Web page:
As the social media phenomenon continues to grow, its impact has been felt in the area of employee rights under the National Labor Relations Act (NLRA) as enforced by the National Labor Relations Board (NLRB). As we previously reported, policies adopted in response to the phenomenon and actions taken to enforce those policies have led to a number of cases filed with the NLRB claiming violations of the NLRA. These cases have, in turn, led to reports by the Acting General Counsel of the NLRB and the U.S. Chamber of Commerce. An analysis of these cases is instructive for employers as they address these difficult issues.
On August 18, 2011 the Acting General Counsel for the NLRB issued a Memorandum OM 11-74, “Report of the Acting General Counsel Concerning Social Media Cases.” This memorandum, a copy of which is available here, is important reading for employers developing and enforcing policies on employee commentary in the social media. While social media cases have been the focus of much attention in the news media, they also have a great deal of practical impact upon the workplace. What is clear from a review of the report is that the NLRB is still taking a pro-employee viewpoint in interpreting not only an employee's actions and their postings on Facebook or Twitter, but also in reference to Internet and blogging policies of employers. Generally, these situations are analyzed as to whether the employer’s actions violate Section 7 of the NLRA, which protects an employee's right to engage in “protected concerted activities” or the underlying polices are overly broad so as to infringe on protected rights under the NLRA.
Postings by employees on the web are initially reviewed under the NLRB’s long-standing Myers Industries’ standard in ascertaining whether the activity is “concerted.” In other words, the focus is on whether or not the posting is in reference to a singular complaint of an individual employee towards management or working conditions, or something that is “with or on the authority of other employees and not solely by and on behalf of the employee himself.” Obviously, what often happens with these postings is that co-workers voice approval of the postings, which commonly places the activity in the area of concerted activity. So the next issue becomes whether this activity is “protected.” The NLRB has been reviewing these postings under the Atlantic Steel test, which holds as protected, postings which are not opprobrious (publically disgracing the employer). Historically the NLRB has defined that term quite narrowly so that, for example, calling your supervisor a “scumbag” still results in the statement being protected.
In terms of workplace policies governing Internet postings and blogging, the NLRB continues with its view that such workplace policies arguably infringe upon concerted protected activity and therefore violate the NLRA. This is not inconsistent with prior NLRB decisions. For example, simply having a policy prohibiting employees from making disparaging comments when discussing the company or employee’s supervisors, co-workers or competitors, has been found unlawful. The same is true for a policy prohibiting disrespectful conduct towards others. The safe harbor is normally some disclaimer language in such policies where such rules of this nature do not apply to Section 7 activity.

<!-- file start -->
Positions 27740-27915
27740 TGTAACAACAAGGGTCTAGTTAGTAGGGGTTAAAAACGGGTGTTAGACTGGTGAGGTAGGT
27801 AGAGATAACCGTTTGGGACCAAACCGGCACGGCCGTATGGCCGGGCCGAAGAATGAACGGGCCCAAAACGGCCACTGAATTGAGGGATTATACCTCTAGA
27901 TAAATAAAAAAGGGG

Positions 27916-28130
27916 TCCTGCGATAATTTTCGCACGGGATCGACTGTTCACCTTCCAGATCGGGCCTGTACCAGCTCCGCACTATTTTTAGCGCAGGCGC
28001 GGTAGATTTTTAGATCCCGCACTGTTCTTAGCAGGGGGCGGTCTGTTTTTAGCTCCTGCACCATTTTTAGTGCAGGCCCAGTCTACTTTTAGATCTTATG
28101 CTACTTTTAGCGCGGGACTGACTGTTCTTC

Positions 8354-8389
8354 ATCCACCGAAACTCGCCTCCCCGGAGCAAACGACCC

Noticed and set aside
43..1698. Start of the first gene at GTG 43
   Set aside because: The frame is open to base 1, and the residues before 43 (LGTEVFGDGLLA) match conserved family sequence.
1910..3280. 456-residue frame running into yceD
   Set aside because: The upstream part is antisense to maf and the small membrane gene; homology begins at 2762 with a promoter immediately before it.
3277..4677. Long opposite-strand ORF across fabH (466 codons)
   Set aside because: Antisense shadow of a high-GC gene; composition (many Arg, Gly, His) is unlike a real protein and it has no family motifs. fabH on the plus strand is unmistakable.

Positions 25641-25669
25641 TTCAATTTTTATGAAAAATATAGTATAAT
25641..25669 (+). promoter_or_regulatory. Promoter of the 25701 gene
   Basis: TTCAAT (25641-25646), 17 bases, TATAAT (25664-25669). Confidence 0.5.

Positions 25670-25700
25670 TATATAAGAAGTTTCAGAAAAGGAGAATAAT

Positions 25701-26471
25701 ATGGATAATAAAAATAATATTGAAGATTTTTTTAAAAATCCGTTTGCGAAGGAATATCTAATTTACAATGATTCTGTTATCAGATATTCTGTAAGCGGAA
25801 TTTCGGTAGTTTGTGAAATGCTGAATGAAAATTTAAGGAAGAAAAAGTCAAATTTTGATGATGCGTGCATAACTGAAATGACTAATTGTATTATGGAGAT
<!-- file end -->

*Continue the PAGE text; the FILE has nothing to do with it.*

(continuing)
This issue has also drawn the attention of the U.S. Chamber of Commerce which published its Survey of Social Media Issues before the NLRB on August 5, 2011. A copy of that survey is available at www.uschamber.com/reports/survey-social-media-issues-nlrb.
A review of these two sources suggests the following issues are the most common:
- Employer policies that are perceived to restrict employee discussions of wages, disciplinary action, disparagement of the company or its managers
- Disciplinary actions taken because of social media postings
- The employer’s failure to bargain with the union on social media policies
- Inappropriate comments by the union during organizational efforts
What This Means to You
The phenomenal growth of social media over the last several years has impacted a wide variety of employment practices ranging from privacy rights, hiring, Federal Trade Commission monitoring of employee testimonials and endorsement, and now labor relations, including situations where the employees are not represented by a union. As with all of these other areas, it behooves the prudent employer to carefully examine the legal impact of the use of social media in making employment decisions. Policies which might impact the use of social media must be carefully drawn and carefully administered to avoid legal issues. Policies impacting employee speech should be evaluated in the factual context of whether they impact activities protected under the NLRA and should contain appropriate disclaimers that their promulgation and application are not intended to violate or interfere with employees’ Section 7 rights. Before disciplinary action is taken based on information gathered from social media, the acts of the employee should be weighed against the right to engage in protected activity protected by the NLRA.